To This Illegal Alien It’s a New Kind of ‘Freedom Fight’
When fireworks light up the sky next week to celebrate the 100-year-old Statue of Liberty and her cherished welcome to immigrants, Ghalam Mohammad Paiman will hear the party. But he won’t be cheering.
“The Statue of Liberty represents freedom and justice to many millions,” the 22-year-old Afghan said Wednesday in a cinder-block room with barred windows barely a mile from the statue’s golden torch. “But I am confined in this prison. I feel not free. And that is not just.”
Paiman is a former mojahedeen, a U.S.-backed “freedom fighter” who took arms for three years against the Soviet Army in Afghanistan. According to court papers, Paiman was tortured with hot coals in prison in Kabul, his two brothers are in jail for anti-Soviet activities and he would be “eliminated” if he returned home.
But Paiman arrived at John F. Kennedy International Airport in New York last Jan. 12 without a passport or visa. He has been incarcerated ever since with 169 other illegal aliens in an Immigration and Naturalization Service detention center in Lower Manhattan. His application for political asylum was denied. He remains imprisoned while he fights deportation to a third country.
“When I came to this country, I had high expectations of liberty and peace,” said Paiman, speaking in Farsi through an interpreter. “I expected to be treated with dignity. I expected human rights to be honored. I am not a criminal. But I am treated like a criminal.”
Paiman’s plight, and that of many of the 5,000 stateless persons incarcerated in eight INS detention centers across the country is drawing special attention as the long-heralded Liberty Weekend approaches.
The immigration service has always used detention facilities, including Ellis Island, to screen and deport aliens. But until 1980, most applicants for asylum were released on bond or parole while they fought for legal status here.
Changed With Cubans
That changed with the onslaught of hundreds of thousands of Cubans and Haitians who arrived in 1980-81. Since then, increasing numbers of applicants for political asylum and other refugees from countries like Afghanistan, Ethiopia, El Salvador, Guatamala and Iran have been incarcerated while they seek haven in the United States. The average detention is two to three weeks, but some have been imprisoned three years and longer.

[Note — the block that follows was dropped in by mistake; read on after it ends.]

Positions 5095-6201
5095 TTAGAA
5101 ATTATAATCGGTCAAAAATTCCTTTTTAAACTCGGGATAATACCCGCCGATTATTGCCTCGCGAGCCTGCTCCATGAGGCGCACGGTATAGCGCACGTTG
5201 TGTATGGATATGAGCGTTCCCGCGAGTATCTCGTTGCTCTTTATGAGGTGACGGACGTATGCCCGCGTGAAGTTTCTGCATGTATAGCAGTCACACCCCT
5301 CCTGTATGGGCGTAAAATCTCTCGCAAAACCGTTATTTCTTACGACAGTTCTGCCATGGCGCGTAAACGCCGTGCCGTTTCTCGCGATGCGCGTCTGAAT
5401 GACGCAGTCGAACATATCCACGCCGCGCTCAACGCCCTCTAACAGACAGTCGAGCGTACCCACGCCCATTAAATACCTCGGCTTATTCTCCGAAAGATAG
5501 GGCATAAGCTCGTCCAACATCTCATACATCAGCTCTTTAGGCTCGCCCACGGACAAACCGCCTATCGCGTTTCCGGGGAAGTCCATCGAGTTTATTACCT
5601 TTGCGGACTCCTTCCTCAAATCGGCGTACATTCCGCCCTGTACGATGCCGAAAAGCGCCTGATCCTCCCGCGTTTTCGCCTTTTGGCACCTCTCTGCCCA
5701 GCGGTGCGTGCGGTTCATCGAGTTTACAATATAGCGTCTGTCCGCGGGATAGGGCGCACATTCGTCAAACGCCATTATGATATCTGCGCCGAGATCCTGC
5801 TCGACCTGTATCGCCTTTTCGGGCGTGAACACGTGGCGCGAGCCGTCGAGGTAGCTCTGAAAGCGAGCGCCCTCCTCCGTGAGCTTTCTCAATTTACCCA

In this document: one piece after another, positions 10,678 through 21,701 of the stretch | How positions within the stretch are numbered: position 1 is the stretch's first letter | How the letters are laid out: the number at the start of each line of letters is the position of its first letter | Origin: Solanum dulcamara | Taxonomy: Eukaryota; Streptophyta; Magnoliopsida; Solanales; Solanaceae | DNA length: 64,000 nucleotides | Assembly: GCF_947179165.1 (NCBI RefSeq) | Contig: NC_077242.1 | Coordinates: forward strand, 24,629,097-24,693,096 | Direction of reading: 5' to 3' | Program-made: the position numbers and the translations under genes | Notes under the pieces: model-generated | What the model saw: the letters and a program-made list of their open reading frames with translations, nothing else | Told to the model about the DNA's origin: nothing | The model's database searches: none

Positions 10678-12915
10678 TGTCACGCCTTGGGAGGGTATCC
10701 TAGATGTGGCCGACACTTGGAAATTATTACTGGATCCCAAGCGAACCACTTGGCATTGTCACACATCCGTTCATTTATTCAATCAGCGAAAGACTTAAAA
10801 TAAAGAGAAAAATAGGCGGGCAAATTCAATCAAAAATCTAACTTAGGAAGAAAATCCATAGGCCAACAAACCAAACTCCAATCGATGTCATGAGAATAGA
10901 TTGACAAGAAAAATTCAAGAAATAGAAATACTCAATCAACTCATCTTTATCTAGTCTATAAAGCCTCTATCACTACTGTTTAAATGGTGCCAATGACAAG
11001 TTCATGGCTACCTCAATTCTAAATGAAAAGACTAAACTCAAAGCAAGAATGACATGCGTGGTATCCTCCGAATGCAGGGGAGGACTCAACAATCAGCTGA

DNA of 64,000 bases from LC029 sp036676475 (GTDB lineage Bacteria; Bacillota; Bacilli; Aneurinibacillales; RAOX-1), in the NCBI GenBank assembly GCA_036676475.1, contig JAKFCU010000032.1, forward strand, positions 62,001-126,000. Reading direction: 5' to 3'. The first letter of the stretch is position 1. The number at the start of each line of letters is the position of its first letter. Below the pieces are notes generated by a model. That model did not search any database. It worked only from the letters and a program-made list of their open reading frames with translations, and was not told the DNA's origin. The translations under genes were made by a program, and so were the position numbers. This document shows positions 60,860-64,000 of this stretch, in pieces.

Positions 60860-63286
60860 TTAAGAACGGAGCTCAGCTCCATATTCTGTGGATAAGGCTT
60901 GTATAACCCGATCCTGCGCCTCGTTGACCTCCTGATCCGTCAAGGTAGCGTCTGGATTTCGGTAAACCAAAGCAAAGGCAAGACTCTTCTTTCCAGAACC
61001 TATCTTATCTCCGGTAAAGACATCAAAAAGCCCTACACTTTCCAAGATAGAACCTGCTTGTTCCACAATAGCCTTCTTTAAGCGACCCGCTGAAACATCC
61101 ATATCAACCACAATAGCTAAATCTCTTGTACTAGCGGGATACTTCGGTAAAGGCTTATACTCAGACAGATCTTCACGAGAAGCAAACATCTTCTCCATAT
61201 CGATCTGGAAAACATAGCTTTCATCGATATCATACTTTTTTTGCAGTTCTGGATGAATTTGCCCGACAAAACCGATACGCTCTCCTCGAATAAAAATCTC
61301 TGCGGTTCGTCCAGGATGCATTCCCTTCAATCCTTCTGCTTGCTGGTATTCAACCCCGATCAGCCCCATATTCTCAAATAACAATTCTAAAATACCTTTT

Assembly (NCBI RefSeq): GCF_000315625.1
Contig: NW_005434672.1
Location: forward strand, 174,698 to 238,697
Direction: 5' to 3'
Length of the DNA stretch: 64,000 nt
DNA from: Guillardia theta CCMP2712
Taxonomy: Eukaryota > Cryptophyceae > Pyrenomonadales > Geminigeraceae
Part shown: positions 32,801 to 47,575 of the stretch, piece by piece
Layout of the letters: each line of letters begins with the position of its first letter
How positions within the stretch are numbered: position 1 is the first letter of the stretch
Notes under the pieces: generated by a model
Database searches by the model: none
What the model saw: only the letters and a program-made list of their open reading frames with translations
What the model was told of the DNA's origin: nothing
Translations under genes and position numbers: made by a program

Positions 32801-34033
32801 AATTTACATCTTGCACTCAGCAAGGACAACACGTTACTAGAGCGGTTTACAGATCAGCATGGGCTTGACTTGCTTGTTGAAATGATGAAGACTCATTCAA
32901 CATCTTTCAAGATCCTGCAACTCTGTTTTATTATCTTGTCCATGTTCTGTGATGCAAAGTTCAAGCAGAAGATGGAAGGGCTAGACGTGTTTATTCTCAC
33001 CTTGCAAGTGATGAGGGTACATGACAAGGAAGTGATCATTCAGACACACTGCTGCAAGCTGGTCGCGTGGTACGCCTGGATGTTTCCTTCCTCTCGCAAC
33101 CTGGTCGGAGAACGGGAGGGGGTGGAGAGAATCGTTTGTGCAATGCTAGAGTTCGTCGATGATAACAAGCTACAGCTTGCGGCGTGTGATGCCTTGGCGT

In a report to be released today, the Lawyers Committee for Human Rights and Helsinki Watch groups, two nonprofit human rights advocacy organizations, charge that current immigration detention policies “violate domestic and international law.”
“This is an invention of the Reagan Administration,” said Arthur C. Helton, director of the political asylum project for the Lawyers Committee for Human Rights in New York. “It illustrates how our rhetoric of compassion has broken down in practice. It provides a cruel contrast to the rededication of the Statue of Liberty.”
Immigration officials say the detention facilities discourage aliens who try to circumvent legal immigration and asylum procedures. “Detention acts as a deterrent,” said Scott Blackman, assistant INS district director for detention and deportation in New York.
75% Jump Bond
As it is, said Maurice C. Inman Jr., general counsel for the INS in Washington, the immigration system is overloaded with 1.4 million illegal aliens and some 140,000 court cases a year. Three out of four aspiring immigrants jump bond, he said.
“These people by rights should be in jail,” Inman said. “They are here illegally . . . . There are 15 million people trying to enter the U.S. legally. These people are gate-crashers, line-jumpers. They are not worthy of much sympathy.”
“All of those persons who have been detained will lose their asylum cases,” Inman added. “All of them. Otherwise they would not be detained.”
The immigration prisons are in Boston, New York, Miami, Houston and border areas in Texas, Arizona and California. The newest and largest immigration detention center, with more than 1,000 beds, opened in March in Oakdale, in central Louisiana.
Another 1,869 Cuban criminals who arrived in the 1980 Mariel boat lift are at the Atlanta Federal Penitentiary, in conditions “worse than those which exist for the most dangerous convicted felons,” said an April report by the House Judiciary subcommittee on courts and civil liberties.
Proof of Persecution
Under law, refugees are granted asylum if they can demonstrate a well-founded fear of persecution in their own country because of race, religion, nationality or membership in a particular social group, or political opinion.
The law does not provide asylum to those who are not individual targets of persecution, but who suffer from general war, civil unrest or economic crisis. Nor does the law provide asylum simply because refugees come from communist regimes or dictatorships.
Despite the detentions, the United States remains the world’s most open-armed nation. Last year, it issued immigrant visas to 567,000 people and admitted some 70,000 refugees, including 59,000 from the Soviet Union, Eastern Europe and Indochina.
“Probably 1% of the asylum claimants are detained,” Inman said. “Overall, our country takes more refugees and asylees, more than twice as many as the rest of the world combined. And the Reagan Administration has taken in more asylees than any other administration since World War II.”
But others say the detentions close a harsh door in the face of some, like Paiman, who saw pictures of the statue’s beacon in schoolbooks far away.
“The Statue of Liberty represents liberty for people,” said Michael Myers, Washington representative for Church World Service, a division of the National Council of Churches. “For the most part, that has been available. Here is one population for whom the proclamation of the Lady of the Harbor needs to be heard a bit more loudly.”